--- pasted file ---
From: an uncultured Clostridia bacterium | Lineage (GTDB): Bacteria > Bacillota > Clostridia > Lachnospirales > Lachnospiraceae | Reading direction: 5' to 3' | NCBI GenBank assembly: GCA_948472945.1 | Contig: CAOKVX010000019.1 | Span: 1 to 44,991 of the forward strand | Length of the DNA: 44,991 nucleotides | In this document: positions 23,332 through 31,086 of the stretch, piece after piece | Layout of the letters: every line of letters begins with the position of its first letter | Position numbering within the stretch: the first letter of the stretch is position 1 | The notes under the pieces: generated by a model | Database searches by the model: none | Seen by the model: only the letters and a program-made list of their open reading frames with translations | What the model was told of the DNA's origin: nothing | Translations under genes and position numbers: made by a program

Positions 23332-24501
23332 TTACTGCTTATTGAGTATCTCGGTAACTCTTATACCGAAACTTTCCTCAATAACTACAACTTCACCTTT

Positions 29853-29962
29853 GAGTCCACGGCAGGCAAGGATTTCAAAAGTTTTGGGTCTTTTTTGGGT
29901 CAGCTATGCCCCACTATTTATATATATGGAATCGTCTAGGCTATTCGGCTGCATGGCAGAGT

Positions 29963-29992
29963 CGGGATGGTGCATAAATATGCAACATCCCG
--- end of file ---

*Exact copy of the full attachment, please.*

From: an uncultured Clostridia bacterium | Lineage (GTDB): Bacteria > Bacillota > Clostridia > Lachnospirales > Lachnospiraceae | Reading direction: 5' to 3' | NCBI GenBank assembly: GCA_948472945.1 | Contig: CAOKVX010000019.1 | Span: 1 to 44,991 of the forward strand | Length of the DNA: 44,991 nucleotides | In this document: positions 23,332 through 31,086 of the stretch, piece after piece | Layout of the letters: every line of letters begins with the position of its first letter | Position numbering within the stretch: the first letter of the stretch is position 1 | The notes under the pieces: generated by a model | Database searches by the model: none | Seen by the model: only the letters and a program-made list of their open reading frames with translations | What the model was told of the DNA's origin: nothing | Translations under genes and position numbers: made by a program

Positions 23332-24501
23332 TTACTGCTTATTGAGTATCTCGGTAACTCTTATACCGAAACTTTCCTCAATAACTACAACTTCACCTTT

Positions 29853-29962
29853 GAGTCCACGGCAGGCAAGGATTTCAAAAGTTTTGGGTCTTTTTTGGGT
29901 CAGCTATGCCCCACTATTTATATATATGGAATCGTCTAGGCTATTCGGCTGCATGGCAGAGT

Positions 29963-29992
29963 CGGGATGGTGCATAAATATGCAACATCCCG